"The film you are about to see is a depiction of an actual event, well documented in the annals of the paranormal..." Mmm hmm.
This... this right here, folks, is one of the worst horror flicks ever made. Rock musician Steve (Steve Sandkuhler) has hit the bottle hard after experiencing a traumatic recent event that "blew my mind away so bad." Desperate to get to work on their new album and sick of "playing warm ups for over-the-hill rock groups," his band mate Chris ("Tony Stark" / the director) tries to get to the bottom of things. We're soon in narrated flashback mode as Steve tells his pathetic and terribly uninteresting little tale of the supernatural, which details what happened when his father passed away and he and his half-brother Jeff (Jeff Canfield) inherited 25 acres of land and a cabin out in the boonies of Virginia. After the dad's funeral, Steve, Jeff, Jeff's whiny wife Colleen (Gae Schmitt) and Colleen's monotone sister Susan (Rebecca Bach) all load up in an RV and hit the road to go check out the property. While traveling through the country, they spot a figure dressed in gray and "wearing a country kind of a hat" and then their van breaks down so they're forced to spend the night camping.
Around a campfire, Colleen, who's been picking up bad "vibrations" ever since the funeral, decides to hold a séance and manages to call forth the ghosts of a half dozen Confederate soldiers. So what do the soldiers do? Attack them? Possess them? Kill them? Nope! They stand around in the fog where they're barely even visible while one tells a long and excruciatingly boring story in his distorted echo voice about how they all died in the war, which is then shown for us in the form of generic stock footage (again narrated) from some Civil War reenactment. That goes on for what feels like an eternity and the campers are finally informed the ghost army's captain had been decapitated. In a trance, Colleen (who is revealed to be the reincarnation of the captain's dead wife for what it's worth - not much!) leads the others to a plot of land and dig up the captain's skull. The end. And that's what has ruined poor Steve's life?! What the hell?
I'd previously seen the director's other movie CURSE OF THE SCREAMING DEAD aka Curse of the Cannibal Confederates (1982), which was a remake of this one with zombies instead of ghosts and received a much-deserved "NO STARS" rating here. This one does the impossible by somehow managing to be infinitely worse. There's nothing at all good about this film. It's not scary. It's not entertaining. It's not even unintentionally funny. It's just boring and torturous to sit through. If there's a filmmaking sin not present and accounted for here, it's because it hadn't been invented yet. One thing that's not wise to do when you have an inexperienced cast is to make your entire film talk, but that's what happens here. It's ALL talk and the "actors" flub their way through and constantly pause in between words as they scurry to improvise their way through the plot (apparently there was never a completed script). The only way I could get through this was to envision a hamster on a wheel turning inside each of their heads.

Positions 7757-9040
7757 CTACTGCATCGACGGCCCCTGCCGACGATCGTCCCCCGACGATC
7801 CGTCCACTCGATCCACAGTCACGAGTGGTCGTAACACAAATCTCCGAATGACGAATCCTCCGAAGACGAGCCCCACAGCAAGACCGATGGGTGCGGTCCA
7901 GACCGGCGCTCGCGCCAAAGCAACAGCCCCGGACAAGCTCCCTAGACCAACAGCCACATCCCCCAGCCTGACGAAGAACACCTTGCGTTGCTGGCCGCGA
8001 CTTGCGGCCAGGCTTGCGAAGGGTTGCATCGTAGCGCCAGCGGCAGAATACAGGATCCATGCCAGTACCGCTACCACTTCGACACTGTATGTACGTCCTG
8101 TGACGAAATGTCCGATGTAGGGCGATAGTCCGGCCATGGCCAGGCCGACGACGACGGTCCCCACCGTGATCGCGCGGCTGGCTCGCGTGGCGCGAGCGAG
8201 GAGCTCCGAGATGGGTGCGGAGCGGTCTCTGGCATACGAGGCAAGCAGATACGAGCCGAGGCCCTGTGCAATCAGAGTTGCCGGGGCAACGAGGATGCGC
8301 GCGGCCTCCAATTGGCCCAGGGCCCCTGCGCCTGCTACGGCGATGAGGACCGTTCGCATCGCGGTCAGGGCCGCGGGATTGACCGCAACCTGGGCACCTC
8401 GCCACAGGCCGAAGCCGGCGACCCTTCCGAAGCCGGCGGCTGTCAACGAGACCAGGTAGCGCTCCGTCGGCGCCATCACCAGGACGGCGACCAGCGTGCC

Perhaps the worst aspect of this one - which has stiff competition from the inept direction, awful cast, trite non-story, nonexistent continuity and hack job editing - is the photography. Every daytime shot is overexposed, every nighttime shot is too dark, every shot whether light or dark is blurry and sometimes it goes from day to night back to day again for no apparent reason. I've never seen anything quite like it before. There's not a single frame that looks passable. It's also one of the most hideously ugly films ever, with a saturated yellow and brown color scheme that makes it look like someone tossed the print negative into an outhouse toilet before transferring it to tape. There's also a large, MST3K-style smudge on the bottom of the frame present for over 5 consecutive minutes.
The director (who shot this on 16mm for 4000 bucks) was a University of Maryland film school dropout who was mentored by Baltimore-based schlock director Don Dohler (given a special thanks in the end credits) before the two had a falling out. If you wonder why the lead female suddenly starts sketching pictures of ape men during one of the film's biggest WTF moments, it's because before this was made the director and part of the cast had been working on a Planet of the Apes sequel!
I seriously have no clue how this retch received any kind of distribution deal, but it did. Not only was it released, but it was actually released twice on two different labels (Genesis Home Video and Star Classics Video)! Both releases used the same exact zombie for the cover art... a zombie that makes no appearance whatsoever in the film.